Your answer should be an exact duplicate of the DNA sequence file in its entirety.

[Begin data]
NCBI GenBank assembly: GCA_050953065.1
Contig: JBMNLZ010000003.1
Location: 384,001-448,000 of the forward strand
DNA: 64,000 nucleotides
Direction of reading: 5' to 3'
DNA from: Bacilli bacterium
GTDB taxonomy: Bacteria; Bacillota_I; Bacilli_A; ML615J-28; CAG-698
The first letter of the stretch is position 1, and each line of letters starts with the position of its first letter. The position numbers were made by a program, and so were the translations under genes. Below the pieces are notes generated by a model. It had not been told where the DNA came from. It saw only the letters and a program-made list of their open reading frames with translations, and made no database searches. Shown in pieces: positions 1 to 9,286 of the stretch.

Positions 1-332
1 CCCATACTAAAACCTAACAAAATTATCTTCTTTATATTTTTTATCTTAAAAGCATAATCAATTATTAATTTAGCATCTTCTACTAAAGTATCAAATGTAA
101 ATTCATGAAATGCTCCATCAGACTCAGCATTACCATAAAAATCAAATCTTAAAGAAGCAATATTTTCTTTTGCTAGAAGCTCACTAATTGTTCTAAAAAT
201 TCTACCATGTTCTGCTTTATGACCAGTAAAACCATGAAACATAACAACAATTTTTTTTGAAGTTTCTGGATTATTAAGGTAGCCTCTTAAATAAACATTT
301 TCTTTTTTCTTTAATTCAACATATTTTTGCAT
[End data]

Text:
NCBI GenBank assembly: GCA_050953065.1
Contig: JBMNLZ010000003.1
Location: 384,001-448,000 of the forward strand
DNA: 64,000 nucleotides
Direction of reading: 5' to 3'
DNA from: Bacilli bacterium
GTDB taxonomy: Bacteria; Bacillota_I; Bacilli_A; ML615J-28; CAG-698
The first letter of the stretch is position 1, and each line of letters starts with the position of its first letter. The position numbers were made by a program, and so were the translations under genes. Below the pieces are notes generated by a model. It had not been told where the DNA came from. It saw only the letters and a program-made list of their open reading frames with translations, and made no database searches. Shown in pieces: positions 1 to 9,286 of the stretch.

Positions 1-332
1 CCCATACTAAAACCTAACAAAATTATCTTCTTTATATTTTTTATCTTAAAAGCATAATCAATTATTAATTTAGCATCTTCTACTAAAGTATCAAATGTAA
101 ATTCATGAAATGCTCCATCAGACTCAGCATTACCATAAAAATCAAATCTTAAAGAAGCAATATTTTCTTTTGCTAGAAGCTCACTAATTGTTCTAAAAAT
201 TCTACCATGTTCTGCTTTATGACCAGTAAAACCATGAAACATAACAACAATTTTTTTTGAAGTTTCTGGATTATTAAGGTAGCCTCTTAAATAAACATTT
301 TCTTTTTTCTTTAATTCAACATATTTTTGCAT